However, as we have seen in this section, the prices of primary goods and services have been trending down over the long-term as well as being volatile in the short-term. Incomes in less developed countries have been falling as a result.
In developing countries, the source of comparative advantage in manufactured goods may arise from them having a surplus of low-skilled labour that maintains downward pressure on wage rates. Labour costs are low in developing countries, and manufacturing industries can be labour intensive and competitive with the developed world. However, to maintain this comparative advantage wages need to be kept low and this leads to lower standards of living and rising rates of poverty.
Further, multinational companies that operate in developing countries benefit from low labour costs and any increase in wage rates will lead to a loss of profitability. If wage rates rise at a General Motors car assembly plant in Indonesia then, all things being equal, that car plant will be less profitable.
Some argue, that trade liberalisation benefits consumers in the developed world and multinational corporations operating in the developing world at the expense of increasing levels of relative poverty, low wages, poor working conditions and increases in income inequality in developing countries.
If developing countries removed their barriers to trade, then the price of imported goods would decrease, and the purchasing power of consumers would increase. However, domestic firms in developing economies would not necessarily be able to compete with an influx of less expensive imported goods. Demand for domestic goods would decline as the demand for cheaper imported substitutes increased – demand deficient unemployment would increase, and average household incomes would fall. Poverty could be exacerbated.
Also, the theory of comparative advantage rests on the assumption that resources will be allocated to their best (most efficient) use. However, this is not easily done as factors of production are often not perfectly mobile and interchangeable between industries.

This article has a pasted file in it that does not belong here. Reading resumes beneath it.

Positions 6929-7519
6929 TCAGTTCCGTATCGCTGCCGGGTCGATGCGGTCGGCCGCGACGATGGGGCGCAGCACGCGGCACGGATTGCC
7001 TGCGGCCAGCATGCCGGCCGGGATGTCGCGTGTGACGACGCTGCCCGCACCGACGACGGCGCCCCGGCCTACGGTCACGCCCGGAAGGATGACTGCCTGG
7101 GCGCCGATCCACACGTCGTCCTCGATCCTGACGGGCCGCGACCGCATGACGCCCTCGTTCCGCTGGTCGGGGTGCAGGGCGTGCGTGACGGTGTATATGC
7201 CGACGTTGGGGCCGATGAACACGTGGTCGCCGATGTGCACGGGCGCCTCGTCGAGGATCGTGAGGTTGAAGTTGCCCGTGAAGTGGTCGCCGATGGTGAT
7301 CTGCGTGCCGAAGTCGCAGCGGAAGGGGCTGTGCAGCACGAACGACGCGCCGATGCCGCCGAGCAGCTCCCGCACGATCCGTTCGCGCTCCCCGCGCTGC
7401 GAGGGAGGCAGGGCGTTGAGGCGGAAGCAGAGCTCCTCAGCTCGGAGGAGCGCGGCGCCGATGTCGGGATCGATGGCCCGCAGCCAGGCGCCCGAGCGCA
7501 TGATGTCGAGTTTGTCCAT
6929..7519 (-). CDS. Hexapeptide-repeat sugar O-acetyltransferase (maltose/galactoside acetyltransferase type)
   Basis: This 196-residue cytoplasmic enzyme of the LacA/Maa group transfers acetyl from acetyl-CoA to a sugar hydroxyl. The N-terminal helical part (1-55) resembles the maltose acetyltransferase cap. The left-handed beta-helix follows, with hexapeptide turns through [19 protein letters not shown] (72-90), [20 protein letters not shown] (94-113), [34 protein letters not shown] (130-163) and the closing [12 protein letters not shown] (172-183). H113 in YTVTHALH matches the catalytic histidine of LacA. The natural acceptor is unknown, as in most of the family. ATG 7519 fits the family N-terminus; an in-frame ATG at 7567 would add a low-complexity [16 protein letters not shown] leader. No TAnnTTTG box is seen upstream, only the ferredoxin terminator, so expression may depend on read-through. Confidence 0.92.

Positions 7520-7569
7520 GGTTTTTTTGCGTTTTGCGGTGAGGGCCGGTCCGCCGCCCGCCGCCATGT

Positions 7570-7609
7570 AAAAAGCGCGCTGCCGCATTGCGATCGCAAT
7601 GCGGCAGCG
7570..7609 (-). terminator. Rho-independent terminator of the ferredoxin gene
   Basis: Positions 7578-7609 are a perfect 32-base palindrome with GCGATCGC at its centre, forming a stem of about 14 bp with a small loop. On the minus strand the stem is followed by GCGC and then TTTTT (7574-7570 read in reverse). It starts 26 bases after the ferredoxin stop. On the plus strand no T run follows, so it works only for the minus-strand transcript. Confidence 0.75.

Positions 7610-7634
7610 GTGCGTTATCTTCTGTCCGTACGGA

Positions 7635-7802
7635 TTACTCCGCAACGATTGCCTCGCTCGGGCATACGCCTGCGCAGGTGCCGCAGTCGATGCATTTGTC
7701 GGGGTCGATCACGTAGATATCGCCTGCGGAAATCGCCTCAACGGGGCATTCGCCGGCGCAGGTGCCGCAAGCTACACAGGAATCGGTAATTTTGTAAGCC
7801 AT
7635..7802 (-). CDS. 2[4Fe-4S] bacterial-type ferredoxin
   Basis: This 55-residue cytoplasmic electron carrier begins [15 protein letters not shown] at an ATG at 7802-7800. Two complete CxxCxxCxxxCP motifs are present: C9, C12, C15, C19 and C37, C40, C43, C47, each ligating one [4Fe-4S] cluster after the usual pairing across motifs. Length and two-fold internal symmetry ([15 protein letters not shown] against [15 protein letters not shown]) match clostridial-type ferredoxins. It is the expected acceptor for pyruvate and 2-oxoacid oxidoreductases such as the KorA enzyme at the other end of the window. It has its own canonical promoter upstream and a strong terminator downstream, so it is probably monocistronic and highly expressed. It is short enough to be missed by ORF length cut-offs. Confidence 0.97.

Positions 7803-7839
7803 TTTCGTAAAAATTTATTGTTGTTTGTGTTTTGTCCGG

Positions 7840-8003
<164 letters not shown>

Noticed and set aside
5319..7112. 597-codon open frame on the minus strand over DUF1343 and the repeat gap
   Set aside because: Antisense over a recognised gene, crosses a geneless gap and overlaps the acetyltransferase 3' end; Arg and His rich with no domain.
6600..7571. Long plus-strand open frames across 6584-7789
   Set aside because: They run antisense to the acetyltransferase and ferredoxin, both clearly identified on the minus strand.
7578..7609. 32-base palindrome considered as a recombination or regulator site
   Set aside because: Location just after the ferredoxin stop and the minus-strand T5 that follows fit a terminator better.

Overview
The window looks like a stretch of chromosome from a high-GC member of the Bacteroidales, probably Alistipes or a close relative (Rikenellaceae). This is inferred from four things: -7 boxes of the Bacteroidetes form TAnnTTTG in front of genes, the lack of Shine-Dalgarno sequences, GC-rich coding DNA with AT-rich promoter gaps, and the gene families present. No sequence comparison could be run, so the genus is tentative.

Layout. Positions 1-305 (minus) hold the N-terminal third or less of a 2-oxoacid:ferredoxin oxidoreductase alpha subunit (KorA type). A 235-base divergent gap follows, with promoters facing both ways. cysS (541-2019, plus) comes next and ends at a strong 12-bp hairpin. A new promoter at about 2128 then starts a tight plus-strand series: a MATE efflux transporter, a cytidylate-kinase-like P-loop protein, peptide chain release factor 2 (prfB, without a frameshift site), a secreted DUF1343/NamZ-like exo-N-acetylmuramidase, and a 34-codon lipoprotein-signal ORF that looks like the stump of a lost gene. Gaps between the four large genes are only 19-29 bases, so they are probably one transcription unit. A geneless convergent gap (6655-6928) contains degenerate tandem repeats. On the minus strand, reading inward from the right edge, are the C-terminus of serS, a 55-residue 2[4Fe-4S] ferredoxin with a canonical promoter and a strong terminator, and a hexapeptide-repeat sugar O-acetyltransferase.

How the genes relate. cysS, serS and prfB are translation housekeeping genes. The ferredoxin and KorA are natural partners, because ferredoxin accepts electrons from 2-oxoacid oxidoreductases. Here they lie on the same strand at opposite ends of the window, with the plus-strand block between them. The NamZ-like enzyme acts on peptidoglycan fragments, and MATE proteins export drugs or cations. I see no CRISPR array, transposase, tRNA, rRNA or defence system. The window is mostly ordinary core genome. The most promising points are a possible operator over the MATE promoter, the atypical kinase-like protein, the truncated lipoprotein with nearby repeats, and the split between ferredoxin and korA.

There must always be doubt in the minds of entrepreneurs and governments in developing countries about expensive restructuring of firms and industries to allocate resources most efficiently. There is no guarantee that trade barriers will not be raised again by developed countries in response to more efficient competition from developing countries.
The World Trade organisation (WTO)
The World Trade Organization encourages all countries to agree to the removal of barriers to trade whilst at the same time asking the developed world to consider the needs of developing countries. It encourages developed countries to remove agricultural subsidies and to stop dumping, and to allow imports of manufactured goods from less developed countries free of tariffs and quotas to encourage industrialisation and economic growth in less developed countries.
Essential statement: The long-term aim of the WTO is to encourage developed nations to implement trade agreements that consider the circumstances of developing countries so that LDCs can decrease their dependence on primary exports and increase the size of their manufacturing sectors
The WTO encourages economic integration through regional free trade agreements that allow developing countries to gain from liberalised trade (e.g., economies of scale) with other countries that have a similar level of economic development. In this way, the benefits of free trade can be gained without the large disadvantages that come with economic integration with developed countries.
The role of the WTO